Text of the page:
Administration Help

Reclaim your cash from companies

administration help

During the recession, many unexpected companies went bust, including big names like Woolworths, Dreams & Comet. It's less common now the downturn's over, though it does still happen to big companies now and then.  

This is a full Q&A on what your rights are when a company goes into administration, plus whether and how you can get your money back.

In this guide...

  • It means an insolvency firm has been called in to run the company, and get what cash it can for creditors, by selling or utilising its assets. In theory, a business can be kept running (or be sold) as a 'going concern', but this is unlikely in the long term.

    Most likely, the insolvency firm will simply collect any assets, try and sell what they can, and then distribute whatever cash remains to creditors. The cash is then dished out in order of priority, which usually works a bit like this:

    1. Secured creditors. If the company borrowed money secured on property/assets.

    2. Insolvency practitioners. After all, if they didn't get paid, they wouldn't do the job in the first place.

    3. Employees. Redundancy pay and wages, see for more information on this.

    4. Everyone else. Everyone else then gets a share, including customers, HMRC, extra money to employees, etc.

  • If you ordered with a company, and it went into administration before fulfilling it, then whether you get your money back depends on the company's exact situation, and how far along your order's got since it was placed.

    Yet nothing's guaranteed, which is why routes such as credit card protection, detailed below, are so important.

    If a company's in administration, it means it can't provide your goods or services, and the management's no longer in control. Yet it doesn't necessarily mean it's closed down completely.

    The administrator's job's to maximise the value from selling off the company, and if keeping it as a going concern in order to sell it does that, then it'll keep trading. That may mean you can simply get a refund, or you receive the product as normal.

    Otherwise, to be in with a chance of getting your cash, you'll have to apply to the administrator, not the company, and any cash left after paying the secured creditors and staff'll be split between everyone who's submitted a claim.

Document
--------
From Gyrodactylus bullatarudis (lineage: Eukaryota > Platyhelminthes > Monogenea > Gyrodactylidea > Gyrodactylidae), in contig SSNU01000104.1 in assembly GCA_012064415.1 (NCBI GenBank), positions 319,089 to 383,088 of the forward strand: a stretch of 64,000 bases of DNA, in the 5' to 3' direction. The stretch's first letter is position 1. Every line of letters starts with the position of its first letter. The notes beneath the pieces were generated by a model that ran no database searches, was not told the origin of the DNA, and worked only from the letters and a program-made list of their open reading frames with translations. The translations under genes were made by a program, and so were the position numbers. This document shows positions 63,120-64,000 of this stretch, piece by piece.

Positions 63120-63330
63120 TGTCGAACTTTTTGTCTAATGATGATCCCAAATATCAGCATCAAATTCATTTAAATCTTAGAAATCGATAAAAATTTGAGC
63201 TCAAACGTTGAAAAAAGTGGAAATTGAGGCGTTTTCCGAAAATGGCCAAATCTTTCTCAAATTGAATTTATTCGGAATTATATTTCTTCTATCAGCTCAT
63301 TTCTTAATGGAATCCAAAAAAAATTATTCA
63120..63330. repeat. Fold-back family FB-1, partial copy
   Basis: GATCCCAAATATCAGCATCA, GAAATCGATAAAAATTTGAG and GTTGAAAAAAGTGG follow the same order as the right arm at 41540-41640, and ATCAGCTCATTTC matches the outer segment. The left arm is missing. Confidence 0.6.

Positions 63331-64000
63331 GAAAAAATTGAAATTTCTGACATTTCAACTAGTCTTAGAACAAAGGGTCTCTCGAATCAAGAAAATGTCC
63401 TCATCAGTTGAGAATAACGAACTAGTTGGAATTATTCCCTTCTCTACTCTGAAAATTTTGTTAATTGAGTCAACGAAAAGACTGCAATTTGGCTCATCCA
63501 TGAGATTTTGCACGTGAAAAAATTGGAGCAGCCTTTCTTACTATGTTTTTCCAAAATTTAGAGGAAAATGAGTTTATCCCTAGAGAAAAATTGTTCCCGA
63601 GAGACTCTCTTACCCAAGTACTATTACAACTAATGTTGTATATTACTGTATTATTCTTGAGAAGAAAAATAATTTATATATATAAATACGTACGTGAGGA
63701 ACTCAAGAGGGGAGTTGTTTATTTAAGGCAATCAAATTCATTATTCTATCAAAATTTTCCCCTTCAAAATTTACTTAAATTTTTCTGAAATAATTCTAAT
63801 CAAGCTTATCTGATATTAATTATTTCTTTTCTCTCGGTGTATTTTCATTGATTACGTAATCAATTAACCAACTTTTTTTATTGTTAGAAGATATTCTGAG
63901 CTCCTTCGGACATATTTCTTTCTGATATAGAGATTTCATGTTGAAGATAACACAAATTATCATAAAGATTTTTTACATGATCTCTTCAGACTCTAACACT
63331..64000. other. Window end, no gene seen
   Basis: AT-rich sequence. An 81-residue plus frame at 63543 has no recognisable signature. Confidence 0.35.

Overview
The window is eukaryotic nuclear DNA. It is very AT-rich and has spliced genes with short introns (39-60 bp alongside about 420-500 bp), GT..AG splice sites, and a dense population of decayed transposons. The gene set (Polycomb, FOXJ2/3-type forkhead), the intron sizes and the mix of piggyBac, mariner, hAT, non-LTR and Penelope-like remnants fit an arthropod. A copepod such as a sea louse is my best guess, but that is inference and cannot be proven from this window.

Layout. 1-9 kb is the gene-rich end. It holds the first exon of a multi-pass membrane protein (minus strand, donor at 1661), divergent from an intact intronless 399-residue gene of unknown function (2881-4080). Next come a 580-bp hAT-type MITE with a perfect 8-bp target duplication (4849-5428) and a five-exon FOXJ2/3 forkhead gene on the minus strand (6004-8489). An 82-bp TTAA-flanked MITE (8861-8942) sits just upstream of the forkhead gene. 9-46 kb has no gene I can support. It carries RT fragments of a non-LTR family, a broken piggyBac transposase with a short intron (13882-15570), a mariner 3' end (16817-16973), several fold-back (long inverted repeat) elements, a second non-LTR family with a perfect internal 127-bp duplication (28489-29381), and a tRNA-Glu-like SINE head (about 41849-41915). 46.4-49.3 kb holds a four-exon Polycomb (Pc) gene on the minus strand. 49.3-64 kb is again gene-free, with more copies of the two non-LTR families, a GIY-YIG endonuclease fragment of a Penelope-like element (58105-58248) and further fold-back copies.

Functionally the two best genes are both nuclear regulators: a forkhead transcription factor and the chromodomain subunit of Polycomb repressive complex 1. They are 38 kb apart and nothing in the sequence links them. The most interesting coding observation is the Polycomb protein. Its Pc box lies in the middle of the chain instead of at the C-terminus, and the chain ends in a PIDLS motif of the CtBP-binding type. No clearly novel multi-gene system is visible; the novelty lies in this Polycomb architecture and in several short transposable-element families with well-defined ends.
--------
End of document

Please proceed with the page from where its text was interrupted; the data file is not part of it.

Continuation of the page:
If you need to get a refund through the administrators, don't count on getting all your money back. You may be lucky to get anything. If you do, it's often just a few pence per pound owed.

  • If what you purchased cost £100 or more, and you paid all, or even just the deposit, by credit card, then your credit card company is as equally liable (as the retailer) under Section 75 of the Consumer Credit Act.

    In other words, whatever the rights you'd have had with the retailer/company, you have with the credit card company, so you can get your money back from it.

    This is a legal protection that credit card companies have no choice about, as when you spend on a credit card, you're entering into an arrangement to borrow (even if you pay off in full), so you get these rights.

    If you suffered losses as a result of the administration, eg, you had a half finished kitchen and needed to pay extra to get it finished, you may be able to claim this from the card company too.

    For full details on this, including free template letters to reclaim from the card company, read the Section 75 guide.

    However, it's important to note, the £100 is for a single item. Even if you ordered ten £90 kitchen stools, while the total order is £900, it won't count (though chairs sold as a set for more than £100 would). In these cases, give section 75 a go, but it's likely it won't be able to help you, so read on.

  • If you paid with a Visa or Mastercard debit card for any amount, or Visa, Mastercard or Amex credit card for goods under £100, there's another step to try. It's called the Chargeback system, where your bank gets cash back from the company's payment processing bank.

    Unlike with credit cards, this isn't a legal protection, but a protection from firms' internal rules. It's designed so that if you pay for something, and that order isn't fulfilled or a mistake is made, your bank can do a Chargeback from the bank that collected the payment. It's valid on:

    You must do this within 120 days

    The rules state you must complain within 120 days of realising there's a problem (not from the date of the transaction). This means if you're not able to start a Chargeback immediately, it's very important to diarise the day you heard there was a problem, to ensure you start your claim before the deadline.

    Read more about Chargeback.

  • This is where it gets tough. You don't have any protection when paying by cash or cheque; though do remember even if you only paid a penny on a credit card, if the goods are over £100, you're covered.